I'm Seth Fitzsimmons. I'm a former Massachusetts, Vermont, San Francisco, and Colorado resident who currently calls Seattle home. I'm an avid whitewater kayaker and thus interested in water data (specifically rivers), open spaces, multi-use trails, public transit, management of large datasets, and beautiful maps. I previously worked on/for the Public Radio Exchange, Yahoo! Brickhouse, Flickr, SimpleGeo, Microsoft, and Stamen, among others.
2016 Board Position Statement
OpenStreetMap is already a proven success. The US chapter can continue to improve the present with an eye toward increased sustainability and resilience by expanding its membership and through establishing and expanding partnerships with like-minded organizations, particularly those within the US government. We should plan for the future, but not just a single future; as a community we should imagine what we want the US chapter of OpenStreetMap to become so that we can take incremental steps and to recognize relevant external changes that can simplify our path.
I’m a digital craftsperson. That often involves building tools, but it’s really more about being passionate, attentive to detail, and opportunistically aware. In my role at Stamen as Director of Technology, I wore many hats, ranging from digging deep into client’s technical needs and implementing solutions to understanding their communication goals and discussing the logistics of open data and open source within their own and affiliated organizations.
Most recently, I’ve been working with Stamen and the American Red Cross on a project called “Portable OpenStreetMap” to facilitate offline and disconnected mapping. POSM bundles up components from the OSM software ecosystem on a low-cost, pocketable computer and allows for data collection, collaboration, and coordination. It’s been successfully used in Ecuador, West Africa, and elsewhere as part of Missing Maps efforts. Organizations including the World Bank, King County (Seattle, WA), CartoNG, HOT, and others are investigating future deployments and to facilitate efforts like tribal censuses and accessibility mapping.
Previously, I worked with Stamen and the Resources Legacy Fund to highlight the use of parks and open spaces in California, incorporating data from Instagram, GreenInfo Network, OpenStreetMap, and other sources. This led to meetings and conversations at the national level with the US Forest Service and other land managers discussing how we could harmonize the various datasets produced by interested parties.
OpenStreetMap, with its global reach and influence, is a unifying force for geographic data the likes of which the world has never seen. It is a single repository of information, curated by and represented by a vast number of voices, each with their own unique perspective.
In the United States, we bring the American culture of innovation, experimentation, and risk-taking to OpenStreetMap: we are the home to many large corporations who use OSM in a wide variety of ways. We also have an incredible public domain heritage thanks to longstanding government requirements to release most public data. OSM would not have emerged in the US, as the necessary pressure (read: lack of open data) did not exist. However, now that OSM does exist, it can serve as a uniting force for all those who traffic in open data.
OpenStreetMap + Me
As a member of the US chapter board, my goals would be to:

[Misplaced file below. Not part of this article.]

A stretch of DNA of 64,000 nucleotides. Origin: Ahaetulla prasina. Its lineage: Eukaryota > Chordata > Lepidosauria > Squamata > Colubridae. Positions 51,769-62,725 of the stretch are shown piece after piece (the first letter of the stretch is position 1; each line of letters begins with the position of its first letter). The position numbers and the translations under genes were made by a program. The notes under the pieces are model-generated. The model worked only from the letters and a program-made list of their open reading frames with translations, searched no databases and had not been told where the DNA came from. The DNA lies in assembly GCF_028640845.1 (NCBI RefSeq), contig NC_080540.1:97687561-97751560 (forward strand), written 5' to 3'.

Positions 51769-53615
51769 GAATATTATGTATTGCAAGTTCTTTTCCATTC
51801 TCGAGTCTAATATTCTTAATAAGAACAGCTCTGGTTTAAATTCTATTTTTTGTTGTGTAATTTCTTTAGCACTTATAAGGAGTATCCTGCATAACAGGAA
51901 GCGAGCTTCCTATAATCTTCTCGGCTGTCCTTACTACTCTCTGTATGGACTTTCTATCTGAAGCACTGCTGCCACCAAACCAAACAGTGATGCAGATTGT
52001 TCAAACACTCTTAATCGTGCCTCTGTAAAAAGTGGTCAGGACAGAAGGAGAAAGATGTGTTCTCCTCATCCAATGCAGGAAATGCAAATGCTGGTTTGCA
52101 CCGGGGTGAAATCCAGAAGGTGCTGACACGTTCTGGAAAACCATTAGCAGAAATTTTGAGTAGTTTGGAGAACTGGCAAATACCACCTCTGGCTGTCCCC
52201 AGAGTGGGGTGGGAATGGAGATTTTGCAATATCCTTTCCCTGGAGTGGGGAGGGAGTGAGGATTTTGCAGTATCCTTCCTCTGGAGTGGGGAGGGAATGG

- Identify ways to more effectively work with US government agencies, such as the US Forest Service and others, building on my past experience working with land and data managers in California, as well as the USFS, BLM, USGS, and National Park Service
- Expand OSM US membership -- create a larger audience as well as a larger pool of volunteers by easing the process of joining at events and via Ambassadors while clarifying the benefits and responsibilities of membership
- Surface membership interests and concerns -- regularly talk to members and bring their feedback to the board for discussion and facilitation, empowering volunteers to take action
- Continue existing board outreach (previous work with law clinics, TeachOSM, State of the Map US, etc.)
- Build on my experience working with Missing Maps partners to further facilitate NGO missions that incorporate and complement OSM
- Encourage structured innovation within OSM and with OSM data, eventually resulting in proposals for long-term, sustainable, concrete improvements
- Work with the rest of the board to continue establishing and refining solid fundamentals, principles, practices, and abstractions for both the organization and its infrastructure to facilitate building sustainable, reproducible processes and stable futures
Specifically, I would propose to:
- Make it easier to join and become involved in the US chapter by more closely tying it to SotM US and other events, similar to the way that NACIS (the North American Cartographic Information Society) encourages joining by providing lower registration fees and incorporates Society business into the regular conference program
- Become a more effective conduit for organizations producing open data by creating and hosting a “reverse geo portal” for staging potential contributions (h/t Ian Dees et al)
- Be a friendly face and sounding board for organizations (often land managers) who simultaneously fear OSM and have much to contribute
- Prototype a regional ambassador program similar to Fedora’s, beginning in the US, both to encourage experimentation and to increase and engage membership
Open data, open source, and public service are ideals that can stand alone; however, it is by combining these principles with passion, dreams, and reality that we can truly achieve something unique in the world.
Many thanks to Allison, Jereme, Dan, Clifford, Alyssa, Alan, and others for their feedback and encouragement.